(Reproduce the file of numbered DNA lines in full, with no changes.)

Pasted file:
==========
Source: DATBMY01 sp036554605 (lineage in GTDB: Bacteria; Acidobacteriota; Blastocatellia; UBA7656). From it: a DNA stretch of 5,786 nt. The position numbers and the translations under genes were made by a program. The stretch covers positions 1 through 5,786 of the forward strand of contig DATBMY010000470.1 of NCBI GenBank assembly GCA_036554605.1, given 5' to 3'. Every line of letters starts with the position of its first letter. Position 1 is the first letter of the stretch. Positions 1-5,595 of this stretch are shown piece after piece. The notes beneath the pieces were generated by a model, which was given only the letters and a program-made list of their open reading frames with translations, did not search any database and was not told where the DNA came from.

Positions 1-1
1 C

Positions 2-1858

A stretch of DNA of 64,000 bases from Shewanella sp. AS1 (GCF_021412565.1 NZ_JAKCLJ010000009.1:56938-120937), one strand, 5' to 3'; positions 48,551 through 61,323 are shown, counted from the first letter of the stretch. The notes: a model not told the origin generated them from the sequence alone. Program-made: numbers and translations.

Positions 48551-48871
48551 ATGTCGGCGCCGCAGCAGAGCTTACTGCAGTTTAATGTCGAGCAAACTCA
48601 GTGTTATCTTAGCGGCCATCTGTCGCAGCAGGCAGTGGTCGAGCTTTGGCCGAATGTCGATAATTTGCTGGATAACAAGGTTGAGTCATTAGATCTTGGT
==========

Source: DATBMY01 sp036554605 (lineage in GTDB: Bacteria; Acidobacteriota; Blastocatellia; UBA7656). From it: a DNA stretch of 5,786 nt. The position numbers and the translations under genes were made by a program. The stretch covers positions 1 through 5,786 of the forward strand of contig DATBMY010000470.1 of NCBI GenBank assembly GCA_036554605.1, given 5' to 3'. Every line of letters starts with the position of its first letter. Position 1 is the first letter of the stretch. Positions 1-5,595 of this stretch are shown piece after piece. The notes beneath the pieces were generated by a model, which was given only the letters and a program-made list of their open reading frames with translations, did not search any database and was not told where the DNA came from.

Positions 1-1
1 C

Positions 2-1858

A stretch of DNA of 64,000 bases from Shewanella sp. AS1 (GCF_021412565.1 NZ_JAKCLJ010000009.1:56938-120937), one strand, 5' to 3'; positions 48,551 through 61,323 are shown, counted from the first letter of the stretch. The notes: a model not told the origin generated them from the sequence alone. Program-made: numbers and translations.

Positions 48551-48871
48551 ATGTCGGCGCCGCAGCAGAGCTTACTGCAGTTTAATGTCGAGCAAACTCA
48601 GTGTTATCTTAGCGGCCATCTGTCGCAGCAGGCAGTGGTCGAGCTTTGGCCGAATGTCGATAATTTGCTGGATAACAAGGTTGAGTCATTAGATCTTGGT